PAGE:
You are probably already familiar with the Wikileaks-edited video released April 5 of the 2007 airstrike in which a number of people were killed, including armed and unarmed men as well as two employees of the news agency Reuters. As of this writing, the initial instance of the edited version of the video titled "Collateral Murder" on YouTube is over 5 million views, not including reposts of the video by others using different YouTube accounts, and, according to The New York Times, "hundreds of times in television news reports." An unedited and not subtitled version upload by Wikileaks to YouTube, in contrast, has less 630,000, reflecting the lack of promotion of this version.
This video represents the advantages and disadvantages of social media in that highly influential content is easily propagated for global consumption. The persistency provided by the Internet means it will always be available and easily repurposed. Further, this situation highlights the ability to suppress unwanted information, both by the propagandist (omission of information) and by the supporter (removing an adversarial perspective). Lastly, the official response to this video shows the Defense Department still has a long way to go in understanding and operating in this new global information environment.
This video is, on its face and in depth, inflammatory and goes well beyond investigative journalism and creating transparency. It has launched debates about the legality of the attacks and questions of whether war crimes were committed. The video, as edited, titled, and subtitled is disturbing. It will continue to get substantial use in debates over Iraq, the US military, and US foreign policy in general.
Russia Today, the English language Russian government news agency, interviewed Julian Assange, Wikileaks editor and co-founder, on April 6, the day after the release. In a segment titled "Caught on Tape", the interviewer starts by describing the video as "gruesome, to say the least." Assange portrays Wikileaks as a Fourth Estate and says the military was "scared of the information coming out," which Reuters had been requesting through Freedom of Information Act (FOIA) requests for over two years, "for fear of the reform effect." Originally broadcast, the RT interview is also on YouTube has, as of this writing, with nearly 40,000 views. In the first day of release it had over 10k views and was on YouTube’s front page.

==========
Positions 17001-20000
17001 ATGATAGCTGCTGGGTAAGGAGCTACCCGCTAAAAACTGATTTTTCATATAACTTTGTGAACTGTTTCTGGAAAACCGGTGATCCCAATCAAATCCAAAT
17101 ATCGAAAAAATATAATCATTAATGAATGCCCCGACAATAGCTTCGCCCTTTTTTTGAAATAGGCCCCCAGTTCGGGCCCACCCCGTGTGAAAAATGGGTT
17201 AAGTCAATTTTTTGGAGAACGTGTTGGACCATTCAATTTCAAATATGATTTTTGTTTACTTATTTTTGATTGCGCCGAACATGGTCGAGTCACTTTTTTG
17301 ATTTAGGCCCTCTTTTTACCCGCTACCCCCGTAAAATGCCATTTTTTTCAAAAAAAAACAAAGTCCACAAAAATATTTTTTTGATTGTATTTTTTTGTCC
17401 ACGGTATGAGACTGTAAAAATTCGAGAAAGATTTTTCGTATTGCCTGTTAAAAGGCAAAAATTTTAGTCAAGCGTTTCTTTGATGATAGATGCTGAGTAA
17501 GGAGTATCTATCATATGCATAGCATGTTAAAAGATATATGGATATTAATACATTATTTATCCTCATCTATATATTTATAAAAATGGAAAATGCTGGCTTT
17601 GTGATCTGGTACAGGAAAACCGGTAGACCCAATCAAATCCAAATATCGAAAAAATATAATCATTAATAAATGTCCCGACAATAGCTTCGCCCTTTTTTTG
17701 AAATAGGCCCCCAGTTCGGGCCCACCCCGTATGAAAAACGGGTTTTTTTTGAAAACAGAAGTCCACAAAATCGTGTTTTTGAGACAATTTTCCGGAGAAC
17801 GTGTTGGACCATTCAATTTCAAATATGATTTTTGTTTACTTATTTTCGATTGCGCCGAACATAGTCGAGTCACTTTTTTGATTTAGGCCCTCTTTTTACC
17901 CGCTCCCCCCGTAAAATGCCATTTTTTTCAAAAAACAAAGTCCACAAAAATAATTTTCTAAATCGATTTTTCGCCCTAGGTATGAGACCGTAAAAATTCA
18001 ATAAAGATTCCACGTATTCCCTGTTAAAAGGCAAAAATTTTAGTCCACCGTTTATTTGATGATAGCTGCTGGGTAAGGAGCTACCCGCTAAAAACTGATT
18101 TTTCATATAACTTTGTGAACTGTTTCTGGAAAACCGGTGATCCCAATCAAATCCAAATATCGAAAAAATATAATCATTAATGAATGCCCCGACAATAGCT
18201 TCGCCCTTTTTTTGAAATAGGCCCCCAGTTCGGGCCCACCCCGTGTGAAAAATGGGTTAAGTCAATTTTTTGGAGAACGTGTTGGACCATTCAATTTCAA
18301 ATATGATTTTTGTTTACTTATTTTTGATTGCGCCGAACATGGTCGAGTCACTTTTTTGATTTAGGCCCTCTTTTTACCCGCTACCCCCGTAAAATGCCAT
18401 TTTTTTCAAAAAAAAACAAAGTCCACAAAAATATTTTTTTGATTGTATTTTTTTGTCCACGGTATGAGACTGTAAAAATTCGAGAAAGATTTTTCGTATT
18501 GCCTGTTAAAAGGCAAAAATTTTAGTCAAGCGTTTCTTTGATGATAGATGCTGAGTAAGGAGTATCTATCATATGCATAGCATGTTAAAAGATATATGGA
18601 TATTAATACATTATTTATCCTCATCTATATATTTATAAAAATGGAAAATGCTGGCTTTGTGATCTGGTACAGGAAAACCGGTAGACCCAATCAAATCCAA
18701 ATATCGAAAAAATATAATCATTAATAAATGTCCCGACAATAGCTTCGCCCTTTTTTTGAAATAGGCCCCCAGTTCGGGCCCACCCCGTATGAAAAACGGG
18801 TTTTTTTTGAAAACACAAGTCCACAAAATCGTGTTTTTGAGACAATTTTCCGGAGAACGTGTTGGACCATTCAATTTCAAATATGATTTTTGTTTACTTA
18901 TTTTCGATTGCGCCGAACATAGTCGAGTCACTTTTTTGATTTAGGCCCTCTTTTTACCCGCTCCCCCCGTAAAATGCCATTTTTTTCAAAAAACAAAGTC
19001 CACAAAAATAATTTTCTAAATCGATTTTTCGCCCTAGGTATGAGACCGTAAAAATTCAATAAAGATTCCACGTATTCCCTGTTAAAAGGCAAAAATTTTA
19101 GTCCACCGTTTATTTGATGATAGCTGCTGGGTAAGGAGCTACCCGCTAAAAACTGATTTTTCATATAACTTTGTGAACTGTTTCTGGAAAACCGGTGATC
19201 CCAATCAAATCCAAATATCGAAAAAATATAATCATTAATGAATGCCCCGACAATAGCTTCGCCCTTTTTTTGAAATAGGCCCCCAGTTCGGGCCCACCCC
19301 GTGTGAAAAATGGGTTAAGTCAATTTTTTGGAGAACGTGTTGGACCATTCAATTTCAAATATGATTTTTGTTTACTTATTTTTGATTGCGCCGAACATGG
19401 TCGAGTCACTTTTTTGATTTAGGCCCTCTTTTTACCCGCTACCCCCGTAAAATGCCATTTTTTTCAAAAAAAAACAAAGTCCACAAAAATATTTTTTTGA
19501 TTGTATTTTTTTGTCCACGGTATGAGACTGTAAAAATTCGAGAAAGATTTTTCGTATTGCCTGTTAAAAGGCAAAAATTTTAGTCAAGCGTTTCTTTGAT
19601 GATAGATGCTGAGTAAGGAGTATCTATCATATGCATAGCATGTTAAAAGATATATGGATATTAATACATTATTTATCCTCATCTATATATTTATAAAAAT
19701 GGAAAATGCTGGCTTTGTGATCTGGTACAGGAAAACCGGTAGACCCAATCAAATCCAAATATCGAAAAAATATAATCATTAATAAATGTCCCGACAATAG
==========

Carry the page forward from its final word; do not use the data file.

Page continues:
One of the few, if perhaps the only, serious attempt to respond to "Collateral Murder" is another YouTube video titled "Wiki Deception: Iraq ‘Collateral Murder’ Rebuttal":
This video, shown above, adds scenes left out of Collateral Murder but in the longer, and less promoted and thus less viewed, complete video. This "rebuttal" annotates and highlights pertinent details left out of or ignored in Collateral Murder that could have been done April 5 (or even before).
UPDATE: The "rebuttal" video was removed from YouTube for "violation of the YouTube Community Guidelines." The cause of action: "graphic or gratuitous violence is not allowed in YouTube videos." The "rejection notice" at right was sent by someone close to the "rebuttal". Neither Collateral Murder nor the unedited video have been removed from YouTube. It appears the "rebuttal" video is a clear victim of manipulation by supporters of Collateral Murder or its cause. The method was social media’s "democratic" ability to suppress or silence opposing viewpoints by flagging content as inappropriate, a feature in YouTube that is often used by insurgent and terrorist propagandists. Conversely, content can be promoted and rise to the top of search results with a "thumbs up." Jillian York has documented the same silencing technique on Facebook.
UPDATE 2 (10 APR 10): The “rebuttal” video is now available at LiveLeak and again at YouTube. As of 11 April 2010, the LiveLeak video has nearly 8000 views and the YouTube video has under 600. At YouTube, the first in the suggested list of similar videos is this news report from Russia Today titled “With No Accountability for Atrocities Iraqi Civilians Killed With Joy As If In A Video Game” from April 6.